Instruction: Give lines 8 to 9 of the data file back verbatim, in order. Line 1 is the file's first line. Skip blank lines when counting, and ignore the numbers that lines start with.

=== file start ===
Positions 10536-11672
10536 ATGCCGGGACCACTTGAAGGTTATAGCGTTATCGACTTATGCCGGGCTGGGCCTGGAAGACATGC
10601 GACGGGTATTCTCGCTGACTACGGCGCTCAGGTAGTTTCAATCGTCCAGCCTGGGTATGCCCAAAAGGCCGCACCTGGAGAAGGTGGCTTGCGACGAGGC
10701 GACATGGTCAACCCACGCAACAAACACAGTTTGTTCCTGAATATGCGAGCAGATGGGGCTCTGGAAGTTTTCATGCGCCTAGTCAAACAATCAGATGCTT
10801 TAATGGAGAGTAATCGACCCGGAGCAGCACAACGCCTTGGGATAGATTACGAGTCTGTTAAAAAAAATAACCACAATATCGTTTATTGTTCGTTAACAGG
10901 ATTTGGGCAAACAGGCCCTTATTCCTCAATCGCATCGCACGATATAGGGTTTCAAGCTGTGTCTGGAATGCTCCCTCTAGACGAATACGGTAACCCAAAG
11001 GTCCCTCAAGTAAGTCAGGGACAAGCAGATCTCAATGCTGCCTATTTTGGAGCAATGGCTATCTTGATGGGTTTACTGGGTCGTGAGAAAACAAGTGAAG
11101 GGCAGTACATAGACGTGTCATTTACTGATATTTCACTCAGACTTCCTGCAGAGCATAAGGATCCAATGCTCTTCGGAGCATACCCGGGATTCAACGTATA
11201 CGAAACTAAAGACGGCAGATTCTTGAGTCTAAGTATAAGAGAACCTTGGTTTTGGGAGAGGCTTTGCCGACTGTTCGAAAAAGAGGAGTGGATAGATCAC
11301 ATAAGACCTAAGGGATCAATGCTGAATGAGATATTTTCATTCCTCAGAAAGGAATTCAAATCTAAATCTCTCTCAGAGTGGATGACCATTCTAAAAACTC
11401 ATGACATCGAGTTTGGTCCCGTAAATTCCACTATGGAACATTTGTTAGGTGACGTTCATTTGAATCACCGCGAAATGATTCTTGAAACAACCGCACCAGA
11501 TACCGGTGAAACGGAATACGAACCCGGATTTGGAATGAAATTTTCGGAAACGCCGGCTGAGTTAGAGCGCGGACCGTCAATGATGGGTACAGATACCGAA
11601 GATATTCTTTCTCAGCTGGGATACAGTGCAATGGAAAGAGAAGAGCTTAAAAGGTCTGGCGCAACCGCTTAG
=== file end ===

11101 GGCAGTACATAGACGTGTCATTTACTGATATTTCACTCAGACTTCCTGCAGAGCATAAGGATCCAATGCTCTTCGGAGCATACCCGGGATTCAACGTATA
11201 CGAAACTAAAGACGGCAGATTCTTGAGTCTAAGTATAAGAGAACCTTGGTTTTGGGAGAGGCTTTGCCGACTGTTCGAAAAAGAGGAGTGGATAGATCAC